Sunday, January 20, 2008
Helvetica's Neutrality + Polarization
Upon watching Helvetica (the movie), directed by Gary Hustwit, several things emerge. There are many anecdotes about the typeface, its forging and its emergence into the mainstream. But most designers and typographers (should) already know its story.
What this movie really establishes is a broadening respect for the design industry. Most stories about viewing this movie go a little like this: "Well, when my designer-friend told me there was a movie about a font, I laughed. I mean, who would want to see a movie about a font?! But I agreed to go and it was SO interesting. I had no idea how much fonts matter. And the interviews were great!"
It's TRUE. This movie says something important about a group of caring individuals. It shows the world that the nuances and thoughts behind design movements, design decisions and executions are deep and studied, both intellectually and emotionally. There is a common thread among many of the designers interviewed. There is a desire to challenge the world conceptually and stylistically and to challenge themselves personally. And to give every project a sense of relevant beauty.
Another aspect that rings loud and clear is the necessity of designers to state their philosophical leanings. Massimo Vignelli, opinionated as ever, refers to psychedelia as a time for "whatever" and post-modernism as a disease. Eric Spiekermann goes on a tirade about the weaknesses of Helvetica. But when asked about why it is so popular, there is a sense of shrugging. He doesn't seem to see why anyone would choose it. Those who do are, well, lazy. All they are doing is breathing, because "Helvetica is like air."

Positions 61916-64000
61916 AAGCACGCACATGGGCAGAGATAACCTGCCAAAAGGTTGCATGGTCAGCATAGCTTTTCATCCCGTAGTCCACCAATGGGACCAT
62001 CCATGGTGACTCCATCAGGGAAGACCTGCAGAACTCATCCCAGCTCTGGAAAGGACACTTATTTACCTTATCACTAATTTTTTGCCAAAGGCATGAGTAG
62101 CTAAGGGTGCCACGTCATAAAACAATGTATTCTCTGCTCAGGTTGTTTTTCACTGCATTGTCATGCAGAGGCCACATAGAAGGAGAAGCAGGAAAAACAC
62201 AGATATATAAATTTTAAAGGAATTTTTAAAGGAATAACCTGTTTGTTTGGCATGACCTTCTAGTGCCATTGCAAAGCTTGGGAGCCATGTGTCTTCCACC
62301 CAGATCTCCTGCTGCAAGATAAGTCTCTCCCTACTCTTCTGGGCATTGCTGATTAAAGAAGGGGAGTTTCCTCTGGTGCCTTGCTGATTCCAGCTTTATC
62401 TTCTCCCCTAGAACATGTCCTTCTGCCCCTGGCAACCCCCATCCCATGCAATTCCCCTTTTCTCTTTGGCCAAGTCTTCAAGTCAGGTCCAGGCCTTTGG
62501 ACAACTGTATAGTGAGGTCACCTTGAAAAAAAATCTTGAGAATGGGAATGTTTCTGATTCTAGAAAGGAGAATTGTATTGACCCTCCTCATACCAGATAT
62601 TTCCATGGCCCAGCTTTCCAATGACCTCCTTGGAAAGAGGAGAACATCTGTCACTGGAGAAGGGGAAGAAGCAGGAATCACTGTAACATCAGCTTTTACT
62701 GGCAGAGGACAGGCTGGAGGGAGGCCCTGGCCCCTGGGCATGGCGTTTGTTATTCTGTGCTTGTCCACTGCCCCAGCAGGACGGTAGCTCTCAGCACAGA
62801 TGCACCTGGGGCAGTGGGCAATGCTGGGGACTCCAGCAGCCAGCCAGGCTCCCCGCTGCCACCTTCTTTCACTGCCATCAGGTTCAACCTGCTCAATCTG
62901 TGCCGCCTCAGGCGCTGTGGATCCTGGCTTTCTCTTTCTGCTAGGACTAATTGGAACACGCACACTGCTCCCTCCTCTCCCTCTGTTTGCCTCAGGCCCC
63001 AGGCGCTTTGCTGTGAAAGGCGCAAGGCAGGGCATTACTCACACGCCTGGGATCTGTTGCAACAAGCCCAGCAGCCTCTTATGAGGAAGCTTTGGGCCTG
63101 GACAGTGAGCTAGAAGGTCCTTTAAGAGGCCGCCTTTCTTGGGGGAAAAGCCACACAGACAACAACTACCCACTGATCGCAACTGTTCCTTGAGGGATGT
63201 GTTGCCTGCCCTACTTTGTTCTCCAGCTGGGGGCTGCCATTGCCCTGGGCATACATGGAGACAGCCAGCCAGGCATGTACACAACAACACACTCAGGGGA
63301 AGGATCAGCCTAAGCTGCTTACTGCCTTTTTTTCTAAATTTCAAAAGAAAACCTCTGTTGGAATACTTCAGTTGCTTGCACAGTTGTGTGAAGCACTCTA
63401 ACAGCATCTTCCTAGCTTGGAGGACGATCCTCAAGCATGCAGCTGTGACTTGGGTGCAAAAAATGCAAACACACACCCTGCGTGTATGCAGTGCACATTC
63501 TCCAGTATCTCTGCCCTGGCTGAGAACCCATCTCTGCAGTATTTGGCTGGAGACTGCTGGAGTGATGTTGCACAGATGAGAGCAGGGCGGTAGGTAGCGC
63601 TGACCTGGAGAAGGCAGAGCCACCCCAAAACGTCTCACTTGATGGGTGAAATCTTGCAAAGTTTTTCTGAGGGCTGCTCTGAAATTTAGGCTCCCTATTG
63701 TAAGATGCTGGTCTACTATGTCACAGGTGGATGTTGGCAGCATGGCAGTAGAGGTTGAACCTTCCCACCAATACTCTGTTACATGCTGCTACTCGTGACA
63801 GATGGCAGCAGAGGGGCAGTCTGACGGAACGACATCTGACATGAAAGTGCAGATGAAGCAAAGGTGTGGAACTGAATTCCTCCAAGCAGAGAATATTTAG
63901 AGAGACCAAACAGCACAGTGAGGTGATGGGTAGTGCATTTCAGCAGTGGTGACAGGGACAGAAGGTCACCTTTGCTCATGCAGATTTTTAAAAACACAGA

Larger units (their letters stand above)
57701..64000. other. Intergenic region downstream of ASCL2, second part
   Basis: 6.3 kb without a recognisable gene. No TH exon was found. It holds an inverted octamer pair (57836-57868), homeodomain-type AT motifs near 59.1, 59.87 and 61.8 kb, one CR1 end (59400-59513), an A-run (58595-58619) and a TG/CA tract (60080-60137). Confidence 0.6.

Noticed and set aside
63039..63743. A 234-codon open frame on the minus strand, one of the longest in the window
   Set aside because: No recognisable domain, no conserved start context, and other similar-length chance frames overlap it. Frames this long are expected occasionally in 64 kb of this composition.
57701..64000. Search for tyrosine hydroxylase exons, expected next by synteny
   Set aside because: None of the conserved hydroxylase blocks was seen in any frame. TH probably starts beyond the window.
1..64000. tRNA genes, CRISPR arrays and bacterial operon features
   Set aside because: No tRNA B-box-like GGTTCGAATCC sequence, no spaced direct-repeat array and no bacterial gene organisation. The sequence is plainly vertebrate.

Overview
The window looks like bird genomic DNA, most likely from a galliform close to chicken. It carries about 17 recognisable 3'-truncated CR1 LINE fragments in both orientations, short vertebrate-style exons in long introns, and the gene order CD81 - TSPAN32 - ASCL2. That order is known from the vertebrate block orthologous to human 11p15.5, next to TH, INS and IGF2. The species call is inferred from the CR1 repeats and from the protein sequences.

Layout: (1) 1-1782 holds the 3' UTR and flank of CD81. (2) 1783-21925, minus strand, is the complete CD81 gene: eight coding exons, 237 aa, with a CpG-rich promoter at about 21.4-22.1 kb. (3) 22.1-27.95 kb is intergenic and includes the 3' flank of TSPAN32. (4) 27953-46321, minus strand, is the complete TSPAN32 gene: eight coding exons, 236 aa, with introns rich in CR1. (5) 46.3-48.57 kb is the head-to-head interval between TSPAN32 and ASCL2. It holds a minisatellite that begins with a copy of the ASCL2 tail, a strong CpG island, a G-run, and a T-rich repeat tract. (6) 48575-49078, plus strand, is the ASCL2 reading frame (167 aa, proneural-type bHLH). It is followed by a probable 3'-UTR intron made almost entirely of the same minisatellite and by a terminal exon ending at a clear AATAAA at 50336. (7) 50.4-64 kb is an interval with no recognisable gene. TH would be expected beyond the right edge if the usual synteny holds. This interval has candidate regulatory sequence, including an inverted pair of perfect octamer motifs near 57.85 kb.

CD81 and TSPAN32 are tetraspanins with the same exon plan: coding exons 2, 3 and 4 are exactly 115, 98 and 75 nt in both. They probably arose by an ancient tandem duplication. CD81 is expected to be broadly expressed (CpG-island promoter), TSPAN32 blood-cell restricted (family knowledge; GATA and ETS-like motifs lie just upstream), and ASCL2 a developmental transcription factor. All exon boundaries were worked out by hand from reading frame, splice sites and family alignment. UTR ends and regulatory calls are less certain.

When it comes to interviewing people who deal purely with designing type, Hustwit showcases some really passionate individuals. Mike Parker radiates as he describes the arrival of Helvetica in America as a "landslide waiting to go down the mountain, and away it went." Jonathan Hoefler and Tobias Frere-Jones bubble with type-nerd enthusiasm as they unfurl a broadsheet of insider terminology. Above all, though, are the anecdotes and analysis from Matthew Carter. Not only does he emerge as a magnanimous and knowledgeable individual, but he manifests that rare quality of well-aged confidence mixed with an unflagging enthusiasm for what is to come. Many people his age become cynical and close-minded, but he remains aware and supportive of the design-youth.
Hustwit's most buoyant interviews are those of Michael Beirut, Paula Scher and Stefan Sagmeister. The design industry is endlessly benefited by their positive attitudes.
Ultimately, Helvetica (the movie) is a very emotional experience. And perhaps, that is a further testament to the importance of the typeface's design. As much as it strives for neutrality, never has a typeface had such a mammoth impact on people's lives and polarizing effect on the perceptions of designers.
A big thank you must go out to Gary Hustwit for making such a beautiful piece, for raising awareness about typography and for furthering the design industry and the role of designers within it.